Our mission: To protect and enhance the quality of life for domestic, farm and wild animals in B.C.

 January 26, 2016

The BC SPCA is taking an important next step in how incoming shelter animals are documented, with the goal of saving more animal lives.

Under the new process, part of the international Asilomar Accords (established in 2004) that promote a consistent system of data collection among animal welfare agencies, BC SPCA staff will begin identifying Asilomar treatability categories for incoming animals and follow their outcomes to help the society determine where additional staff, volunteer, financial and community resources are needed to increase live release rates in BC SPCA shelters.

“Over the past decade, the BC SPCA has consistently increased annual medical budgets to enable us to save more animals, including those with skeletal trauma requiring surgical intervention, severe dental disease, feline calicivirus and ringworm. We see the results in our incredible overall live release rate of 89 per cent (93 per cent for dogs and 87 per cent for cats), which is well above the national average,” says BC SPCA Senior Manager of Animal Health Dr. Emilia Gordon. “Despite these increases, some animals who enter the care of the BC SPCA with complicated or chronic medical or behavioural conditions cannot currently be treated. Being able to document animals by category and track their outcomes will provide us with detailed information on where we need to increase our resources and seek additional community support in order to save even more lives.”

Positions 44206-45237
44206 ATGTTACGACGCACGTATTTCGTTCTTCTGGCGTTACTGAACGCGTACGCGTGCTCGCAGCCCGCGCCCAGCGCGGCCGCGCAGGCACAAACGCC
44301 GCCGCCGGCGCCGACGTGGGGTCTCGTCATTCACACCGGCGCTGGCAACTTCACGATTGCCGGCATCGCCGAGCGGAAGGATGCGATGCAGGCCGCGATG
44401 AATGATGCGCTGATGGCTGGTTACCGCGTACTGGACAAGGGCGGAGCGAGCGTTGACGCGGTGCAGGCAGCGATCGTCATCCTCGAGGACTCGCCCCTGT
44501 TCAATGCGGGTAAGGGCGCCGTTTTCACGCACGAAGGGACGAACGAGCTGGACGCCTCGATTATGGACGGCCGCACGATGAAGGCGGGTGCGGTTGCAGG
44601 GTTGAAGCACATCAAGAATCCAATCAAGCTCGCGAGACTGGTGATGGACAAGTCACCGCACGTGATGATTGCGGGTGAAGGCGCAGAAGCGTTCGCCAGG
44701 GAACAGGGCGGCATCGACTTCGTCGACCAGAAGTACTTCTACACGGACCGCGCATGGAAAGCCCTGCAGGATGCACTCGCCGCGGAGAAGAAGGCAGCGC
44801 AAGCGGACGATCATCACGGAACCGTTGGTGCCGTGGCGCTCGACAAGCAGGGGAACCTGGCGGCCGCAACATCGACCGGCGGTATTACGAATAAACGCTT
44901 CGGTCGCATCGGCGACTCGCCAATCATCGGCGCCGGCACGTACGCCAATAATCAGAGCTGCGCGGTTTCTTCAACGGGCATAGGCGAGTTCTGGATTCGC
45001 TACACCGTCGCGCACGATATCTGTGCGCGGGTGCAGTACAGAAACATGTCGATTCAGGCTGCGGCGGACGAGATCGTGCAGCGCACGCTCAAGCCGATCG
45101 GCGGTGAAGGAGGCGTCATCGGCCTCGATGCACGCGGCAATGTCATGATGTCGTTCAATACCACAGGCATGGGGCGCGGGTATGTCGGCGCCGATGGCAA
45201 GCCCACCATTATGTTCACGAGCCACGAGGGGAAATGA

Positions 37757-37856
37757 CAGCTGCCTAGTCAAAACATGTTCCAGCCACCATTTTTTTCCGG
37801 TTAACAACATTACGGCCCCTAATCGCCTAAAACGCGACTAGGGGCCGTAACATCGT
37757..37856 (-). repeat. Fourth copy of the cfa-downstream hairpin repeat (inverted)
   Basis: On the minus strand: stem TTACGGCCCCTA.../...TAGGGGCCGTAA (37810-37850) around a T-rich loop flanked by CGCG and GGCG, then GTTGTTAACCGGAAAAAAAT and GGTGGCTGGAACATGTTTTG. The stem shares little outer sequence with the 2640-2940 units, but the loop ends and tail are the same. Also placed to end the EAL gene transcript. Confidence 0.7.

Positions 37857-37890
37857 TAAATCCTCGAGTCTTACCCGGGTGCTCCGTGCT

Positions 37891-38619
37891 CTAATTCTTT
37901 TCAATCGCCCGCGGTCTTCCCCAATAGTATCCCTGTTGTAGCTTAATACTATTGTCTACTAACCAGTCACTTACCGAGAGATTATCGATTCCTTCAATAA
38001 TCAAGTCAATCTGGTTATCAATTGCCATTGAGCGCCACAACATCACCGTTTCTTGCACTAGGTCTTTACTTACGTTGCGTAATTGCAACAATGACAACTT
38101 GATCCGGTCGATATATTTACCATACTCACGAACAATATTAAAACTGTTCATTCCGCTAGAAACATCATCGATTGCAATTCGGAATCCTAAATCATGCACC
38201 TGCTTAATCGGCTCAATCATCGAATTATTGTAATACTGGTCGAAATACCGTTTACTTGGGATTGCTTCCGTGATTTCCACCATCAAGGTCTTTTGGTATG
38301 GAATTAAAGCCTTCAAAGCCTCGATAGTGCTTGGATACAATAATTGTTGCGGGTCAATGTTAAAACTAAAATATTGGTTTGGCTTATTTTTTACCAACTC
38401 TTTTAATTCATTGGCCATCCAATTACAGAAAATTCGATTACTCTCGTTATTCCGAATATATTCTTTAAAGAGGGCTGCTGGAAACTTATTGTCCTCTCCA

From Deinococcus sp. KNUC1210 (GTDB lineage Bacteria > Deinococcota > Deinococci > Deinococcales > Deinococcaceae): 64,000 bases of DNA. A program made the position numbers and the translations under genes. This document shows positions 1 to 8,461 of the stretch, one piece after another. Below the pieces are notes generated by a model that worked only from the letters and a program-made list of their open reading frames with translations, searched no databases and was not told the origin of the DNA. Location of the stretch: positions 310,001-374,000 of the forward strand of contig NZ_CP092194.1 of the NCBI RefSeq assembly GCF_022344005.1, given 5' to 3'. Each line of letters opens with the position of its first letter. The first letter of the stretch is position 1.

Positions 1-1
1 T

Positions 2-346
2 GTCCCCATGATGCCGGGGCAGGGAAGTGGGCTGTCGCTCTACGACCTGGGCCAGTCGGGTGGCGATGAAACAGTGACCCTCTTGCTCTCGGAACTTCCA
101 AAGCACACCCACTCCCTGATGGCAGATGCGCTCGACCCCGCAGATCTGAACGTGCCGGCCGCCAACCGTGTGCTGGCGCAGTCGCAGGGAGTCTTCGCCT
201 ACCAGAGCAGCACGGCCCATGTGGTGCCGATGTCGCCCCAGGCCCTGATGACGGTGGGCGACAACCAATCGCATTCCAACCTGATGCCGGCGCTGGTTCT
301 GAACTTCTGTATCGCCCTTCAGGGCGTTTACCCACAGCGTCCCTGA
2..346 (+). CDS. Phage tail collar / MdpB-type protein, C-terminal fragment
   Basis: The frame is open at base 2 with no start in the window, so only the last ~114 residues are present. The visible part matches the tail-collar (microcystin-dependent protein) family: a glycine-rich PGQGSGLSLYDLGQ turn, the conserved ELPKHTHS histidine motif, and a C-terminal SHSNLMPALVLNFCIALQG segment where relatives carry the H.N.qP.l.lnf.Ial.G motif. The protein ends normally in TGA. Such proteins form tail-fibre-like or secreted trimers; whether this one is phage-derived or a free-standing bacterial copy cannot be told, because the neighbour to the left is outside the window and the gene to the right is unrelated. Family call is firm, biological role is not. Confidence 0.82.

While the BC SPCA has been reporting shelter data using Asilomar Accords forms since 2014, adding the Asilomar treatability categories to the intake data puts the BC SPCA on the leading edge of Canadian animal welfare organizations.

Larry Odegard, registrar of The College of Veterinarians of British Columbia, says the CVBC supports the implementation of transparent, data-driven operational policies in BC animal shelters. “We are pleased that the BC SPCA consulted veterinarians and other animal lovers in order to develop these materials.”

BC SPCA Adoptability and Asilomar Guidelines Executive Summary (PDF)

Asilomar Survey Results (PDF)

Asilomar Accords Adoptability Guidelines Full (PDF)

The British Columbia Society for the Prevention of Cruelty to Animals is a not-for-profit organization reliant on public donations. Our mission is to protect and enhance the quality of life for domestic, farm and wild animals in B.C.

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